The commissions serve as public forums for the City Council. It is our responsibility to listen to all points of view in our assigned areas and report to the council on what we learn. I accept that responsibility. I want all who attend the Parks and Recreation Commission meetings an opportunity to speak. That includes commissioners. The general public needs to be able to express their opinions without being verbally or physically assaulted by an elected official. I do not consider your point of view any more important than anyone else’s. If I or anyone else is speaking, you need to afford them the same courtesy shown to you: listen. As the chairman for the Recreation Commission, it is my job to run the meeting. If you are interrupting a speaker and I ask you to be quiet and listen, you need to be quiet and listen, whether you agree with them or not. Any other elected official would give that respect.

We did not ask you to “sacrifice your civil rights,” you took away ours. You were not the victim, you were the aggressor. You are right, Mr. Crawford; I do accept the concept of freedom and what it implies. I accept your right to freedom of speech and listen to you; you, however, do not afford others the same courtesy.

This is not the first time you have disrupted a Parks and Recreation Commission meeting or the first time you have threatened someone who has an opinion different than yours in a public forum. You have treated the Parks and Recreation Commission as a soapbox to advance your political agenda and not as a forum for discussion as it is intended.

I have asked the City Attorney and the mayor to have you removed as liaison with the Parks and Recreation Commission and to be reprimanded for your actions. I do not believe a City Council person who verbally threatens a commissioner and physically assaults commission guests should serve on that commission. Only a clever politician such as yourself can claim to be pro recreation and do to the Parks and Recreation Commission what you did. This city needs leaders, not politicians.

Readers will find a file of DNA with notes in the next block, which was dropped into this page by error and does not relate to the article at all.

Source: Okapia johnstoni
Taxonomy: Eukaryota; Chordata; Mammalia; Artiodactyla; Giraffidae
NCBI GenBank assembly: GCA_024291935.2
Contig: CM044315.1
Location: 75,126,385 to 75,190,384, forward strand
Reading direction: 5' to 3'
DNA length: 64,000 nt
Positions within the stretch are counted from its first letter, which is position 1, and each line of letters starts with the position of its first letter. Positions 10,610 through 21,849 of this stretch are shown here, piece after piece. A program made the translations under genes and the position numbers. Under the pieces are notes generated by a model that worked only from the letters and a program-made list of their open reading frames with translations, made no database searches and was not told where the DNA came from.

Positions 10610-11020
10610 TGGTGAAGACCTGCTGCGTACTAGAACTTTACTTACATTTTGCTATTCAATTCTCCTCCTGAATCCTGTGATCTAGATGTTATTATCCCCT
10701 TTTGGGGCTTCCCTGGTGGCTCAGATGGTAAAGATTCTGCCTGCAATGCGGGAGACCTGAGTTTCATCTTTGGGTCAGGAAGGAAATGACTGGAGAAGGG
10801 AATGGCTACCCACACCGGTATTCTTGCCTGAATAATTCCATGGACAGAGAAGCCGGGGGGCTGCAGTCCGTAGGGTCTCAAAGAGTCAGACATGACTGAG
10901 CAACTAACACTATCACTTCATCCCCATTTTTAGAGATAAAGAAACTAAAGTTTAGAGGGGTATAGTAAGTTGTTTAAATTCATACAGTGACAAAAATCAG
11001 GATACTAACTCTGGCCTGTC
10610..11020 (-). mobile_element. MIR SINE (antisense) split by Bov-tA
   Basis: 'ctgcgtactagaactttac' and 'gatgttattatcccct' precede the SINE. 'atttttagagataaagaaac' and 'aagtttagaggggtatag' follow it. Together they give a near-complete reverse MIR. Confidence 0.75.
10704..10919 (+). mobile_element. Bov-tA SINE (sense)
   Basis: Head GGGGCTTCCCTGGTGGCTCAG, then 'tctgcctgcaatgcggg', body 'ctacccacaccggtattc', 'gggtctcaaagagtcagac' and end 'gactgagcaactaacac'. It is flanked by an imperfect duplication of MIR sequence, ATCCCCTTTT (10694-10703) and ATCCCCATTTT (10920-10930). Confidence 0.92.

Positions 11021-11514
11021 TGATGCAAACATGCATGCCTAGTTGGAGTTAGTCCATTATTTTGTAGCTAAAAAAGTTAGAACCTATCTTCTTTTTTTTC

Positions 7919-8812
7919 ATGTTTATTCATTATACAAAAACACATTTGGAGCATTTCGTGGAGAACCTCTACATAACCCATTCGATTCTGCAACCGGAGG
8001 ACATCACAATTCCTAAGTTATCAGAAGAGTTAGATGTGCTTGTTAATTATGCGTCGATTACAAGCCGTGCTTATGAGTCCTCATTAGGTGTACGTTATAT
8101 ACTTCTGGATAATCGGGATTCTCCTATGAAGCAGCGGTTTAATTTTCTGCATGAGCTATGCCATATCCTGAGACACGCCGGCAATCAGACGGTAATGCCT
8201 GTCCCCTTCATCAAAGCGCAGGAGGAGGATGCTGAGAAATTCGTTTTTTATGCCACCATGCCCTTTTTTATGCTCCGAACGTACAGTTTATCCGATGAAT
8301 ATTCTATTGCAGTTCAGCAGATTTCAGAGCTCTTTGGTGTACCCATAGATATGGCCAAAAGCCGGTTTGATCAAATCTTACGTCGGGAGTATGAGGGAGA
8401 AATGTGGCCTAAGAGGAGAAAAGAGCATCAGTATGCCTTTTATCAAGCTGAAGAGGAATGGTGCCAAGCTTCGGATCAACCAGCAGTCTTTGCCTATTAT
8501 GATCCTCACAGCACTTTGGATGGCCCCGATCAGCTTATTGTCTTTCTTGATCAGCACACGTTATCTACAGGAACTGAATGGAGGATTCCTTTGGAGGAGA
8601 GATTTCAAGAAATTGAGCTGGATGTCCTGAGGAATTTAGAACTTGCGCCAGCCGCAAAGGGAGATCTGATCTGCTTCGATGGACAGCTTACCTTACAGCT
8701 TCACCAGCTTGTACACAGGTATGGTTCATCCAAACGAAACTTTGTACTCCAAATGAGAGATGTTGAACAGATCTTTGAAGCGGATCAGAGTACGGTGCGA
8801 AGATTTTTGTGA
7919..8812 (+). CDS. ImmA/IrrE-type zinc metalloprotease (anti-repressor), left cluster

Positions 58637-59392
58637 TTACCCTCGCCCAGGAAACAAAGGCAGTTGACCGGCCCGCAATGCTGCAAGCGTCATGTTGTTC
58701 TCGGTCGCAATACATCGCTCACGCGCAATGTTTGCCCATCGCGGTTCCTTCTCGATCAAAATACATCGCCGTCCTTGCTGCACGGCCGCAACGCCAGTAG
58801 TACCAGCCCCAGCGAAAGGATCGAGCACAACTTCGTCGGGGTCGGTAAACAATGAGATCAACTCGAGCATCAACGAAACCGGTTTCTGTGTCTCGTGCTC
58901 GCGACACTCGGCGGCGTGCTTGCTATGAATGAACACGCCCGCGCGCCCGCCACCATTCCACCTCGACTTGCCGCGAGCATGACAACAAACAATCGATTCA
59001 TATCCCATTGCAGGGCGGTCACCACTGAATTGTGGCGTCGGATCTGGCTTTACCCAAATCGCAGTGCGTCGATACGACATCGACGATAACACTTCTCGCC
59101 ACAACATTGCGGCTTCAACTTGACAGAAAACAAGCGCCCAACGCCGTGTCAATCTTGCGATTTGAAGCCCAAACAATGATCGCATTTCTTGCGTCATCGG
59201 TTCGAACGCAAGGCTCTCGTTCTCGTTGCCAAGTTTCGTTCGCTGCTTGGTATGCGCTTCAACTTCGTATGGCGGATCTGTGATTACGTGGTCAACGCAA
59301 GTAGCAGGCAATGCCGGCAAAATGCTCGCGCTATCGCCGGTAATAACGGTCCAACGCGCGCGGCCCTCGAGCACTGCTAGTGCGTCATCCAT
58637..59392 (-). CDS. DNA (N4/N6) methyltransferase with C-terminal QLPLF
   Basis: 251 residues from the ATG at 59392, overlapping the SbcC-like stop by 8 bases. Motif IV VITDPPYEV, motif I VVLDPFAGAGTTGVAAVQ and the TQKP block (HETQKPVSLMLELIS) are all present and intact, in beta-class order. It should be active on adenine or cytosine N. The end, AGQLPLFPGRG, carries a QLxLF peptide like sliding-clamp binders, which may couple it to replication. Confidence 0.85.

Dan McLaughlin

Chairman, Parks and Recreation Commission, South Lake Tahoe

Has Crawford lost his mind, reader asks

To the editor:

Has councilman Crawford lost it?

It is the opinion of many that comments, rhetoric, ramblings, etc. of Mr. Crawford should be presented properly at City Council meetings, on television for all to view, and not to be published monthly or as often as he wishes in the Tahoe Daily Tribune. After his latest letter opposing the S.T.A.R. program, I find it hard to correlate his use of “hijacked …, lined their pockets” and your policy of not printing letters deemed libelous or in poor taste. Mr. Crawford’s latest letter fits both policy limitations of the Tahoe Daily Tribune. Perhaps Mr. Crawford should present his views as a paid advertisement, and not in a free public column, better utilized by private citizens and not politicians.